Poetry or prose. Part of my Prompt A Day and 30/30 for National Poetry Month. | Image: bodahe


and for my Words & Music class at the University of Michigan we were asked to write a lullabye. So here are some excerpts from my lullabye, conceived as one that Elisabeth Fritzl might sing to her children. It will be set to music by Daniel Sottile, a masters candidate in music composition.

Meine geliebten Kinder
          - a lullabye, after Elisabeth Fritzl

"Some nights the devil lies in me
as a sunken grave, and he sings:
Hush love, you hear the cries
of the city, each moan a deliveryman,
each weeping a street car, rusted
as many things can be. Someday,
the screen door will lie open,
and I will show you all of these things.


someday, the ocean, some night
your own bed, undisturbed.
Some day, the screen door
will lie open, and I will show you

You will burst from this house
into a forest. I’ll take every
sin for my own. Some day,
the door will lie open


Voicemails from my Commie-Pinko Father, pt I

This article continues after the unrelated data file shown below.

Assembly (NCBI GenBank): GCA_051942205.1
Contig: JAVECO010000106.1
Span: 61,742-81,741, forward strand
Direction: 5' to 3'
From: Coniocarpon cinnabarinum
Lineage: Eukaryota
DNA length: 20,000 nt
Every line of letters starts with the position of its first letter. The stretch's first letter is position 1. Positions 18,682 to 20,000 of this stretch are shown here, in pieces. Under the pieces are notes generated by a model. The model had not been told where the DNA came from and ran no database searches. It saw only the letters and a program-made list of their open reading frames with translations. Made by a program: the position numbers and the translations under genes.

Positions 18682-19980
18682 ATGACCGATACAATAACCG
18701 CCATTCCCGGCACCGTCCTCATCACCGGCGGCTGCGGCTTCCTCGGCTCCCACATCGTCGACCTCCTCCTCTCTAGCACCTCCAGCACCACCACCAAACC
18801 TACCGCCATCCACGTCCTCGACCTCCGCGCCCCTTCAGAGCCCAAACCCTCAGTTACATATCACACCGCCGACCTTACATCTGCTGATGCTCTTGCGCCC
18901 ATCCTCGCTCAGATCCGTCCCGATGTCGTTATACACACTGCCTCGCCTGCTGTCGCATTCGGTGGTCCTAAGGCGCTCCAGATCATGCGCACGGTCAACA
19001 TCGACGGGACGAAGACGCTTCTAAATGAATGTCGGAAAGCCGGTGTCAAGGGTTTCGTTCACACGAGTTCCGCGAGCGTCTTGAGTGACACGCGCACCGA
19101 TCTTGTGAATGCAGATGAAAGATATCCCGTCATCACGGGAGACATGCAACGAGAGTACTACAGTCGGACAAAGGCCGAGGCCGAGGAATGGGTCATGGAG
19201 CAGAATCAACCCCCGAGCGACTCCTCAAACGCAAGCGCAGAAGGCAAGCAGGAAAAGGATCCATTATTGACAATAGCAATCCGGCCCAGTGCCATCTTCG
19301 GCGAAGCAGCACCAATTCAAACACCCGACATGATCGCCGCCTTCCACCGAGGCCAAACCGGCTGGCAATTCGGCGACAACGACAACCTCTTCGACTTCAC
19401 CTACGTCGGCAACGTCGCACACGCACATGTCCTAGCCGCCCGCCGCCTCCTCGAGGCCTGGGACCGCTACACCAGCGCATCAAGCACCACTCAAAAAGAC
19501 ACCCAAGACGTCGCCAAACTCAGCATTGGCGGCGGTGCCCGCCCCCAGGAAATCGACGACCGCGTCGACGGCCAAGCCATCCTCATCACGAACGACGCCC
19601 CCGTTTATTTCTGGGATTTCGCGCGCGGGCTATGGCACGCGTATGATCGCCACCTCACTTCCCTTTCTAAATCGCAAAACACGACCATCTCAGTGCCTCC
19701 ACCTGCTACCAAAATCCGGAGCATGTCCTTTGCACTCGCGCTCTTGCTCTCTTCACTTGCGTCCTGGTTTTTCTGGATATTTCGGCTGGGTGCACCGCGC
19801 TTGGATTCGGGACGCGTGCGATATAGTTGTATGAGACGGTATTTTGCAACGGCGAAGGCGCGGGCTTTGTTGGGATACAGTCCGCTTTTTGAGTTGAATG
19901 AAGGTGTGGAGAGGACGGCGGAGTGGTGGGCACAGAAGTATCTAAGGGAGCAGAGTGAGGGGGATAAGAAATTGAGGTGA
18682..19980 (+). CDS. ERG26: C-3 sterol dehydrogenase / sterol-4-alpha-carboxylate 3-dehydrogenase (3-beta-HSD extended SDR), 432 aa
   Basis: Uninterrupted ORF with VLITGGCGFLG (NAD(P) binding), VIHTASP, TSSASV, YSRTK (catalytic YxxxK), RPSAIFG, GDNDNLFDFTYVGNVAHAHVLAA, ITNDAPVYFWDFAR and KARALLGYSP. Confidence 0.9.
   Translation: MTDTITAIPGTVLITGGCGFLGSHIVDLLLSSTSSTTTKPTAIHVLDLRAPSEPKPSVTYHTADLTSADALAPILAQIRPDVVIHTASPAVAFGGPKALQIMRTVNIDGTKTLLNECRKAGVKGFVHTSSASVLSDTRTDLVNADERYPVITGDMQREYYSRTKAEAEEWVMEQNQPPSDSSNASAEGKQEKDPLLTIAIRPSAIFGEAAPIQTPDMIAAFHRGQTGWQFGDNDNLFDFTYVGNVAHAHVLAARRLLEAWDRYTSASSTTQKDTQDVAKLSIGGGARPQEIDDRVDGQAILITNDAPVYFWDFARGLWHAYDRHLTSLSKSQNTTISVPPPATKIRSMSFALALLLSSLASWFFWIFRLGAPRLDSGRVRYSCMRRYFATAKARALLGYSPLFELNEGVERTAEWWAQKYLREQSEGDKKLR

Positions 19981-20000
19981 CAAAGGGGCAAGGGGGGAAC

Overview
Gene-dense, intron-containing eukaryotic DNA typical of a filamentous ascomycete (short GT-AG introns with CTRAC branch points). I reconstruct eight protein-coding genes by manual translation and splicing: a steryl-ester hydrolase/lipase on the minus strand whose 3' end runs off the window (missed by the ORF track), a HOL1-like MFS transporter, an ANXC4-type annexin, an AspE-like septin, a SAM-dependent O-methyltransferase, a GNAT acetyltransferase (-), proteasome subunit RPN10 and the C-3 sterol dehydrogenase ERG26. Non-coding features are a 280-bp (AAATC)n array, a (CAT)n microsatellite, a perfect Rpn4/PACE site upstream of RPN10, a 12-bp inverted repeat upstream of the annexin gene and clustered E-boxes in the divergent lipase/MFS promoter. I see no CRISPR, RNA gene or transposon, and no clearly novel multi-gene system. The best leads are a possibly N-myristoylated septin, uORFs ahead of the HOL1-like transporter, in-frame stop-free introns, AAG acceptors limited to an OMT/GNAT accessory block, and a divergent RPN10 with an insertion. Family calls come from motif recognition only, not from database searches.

Oh, this is your dad. I’m just calling you back. I must have had my phone off during class and I forgot to turn it back on. You know. I like it because then I don’t have to get calls.

3/30: Three Names // And I Will Never Tell Anyone What You Tell Me


Write a piece utilizing or incorporating three names. These can be of people or places but must be proper nouns essentially. You can either allude to the names (in this case, try to make the names guess-able for the reader), or you can include the names within your text. Three names, that’s the only requirement, the rest is up to you.

Poetry or prose. To be up for feature, post responses in reply or in disqus comments to this post. Or reblog so others can join the fun.

Part of 30/30 and National Poetry Month | Image: daskull


3/30: And I Will Never Tell Anyone What You Tell Me

"… I bought him cards I never sent, which say things like "_______________" and "_________" and I never wrote on them or sent them and now they’re sitting in a drawer like secrets.

I might use it for a story

The third one says “____________” and I never sent it because I wasn’t sure who I was wanting to _________ after all.

you need to watch broad city
I just want to be important to someone
I’ve never been with someone who loved me.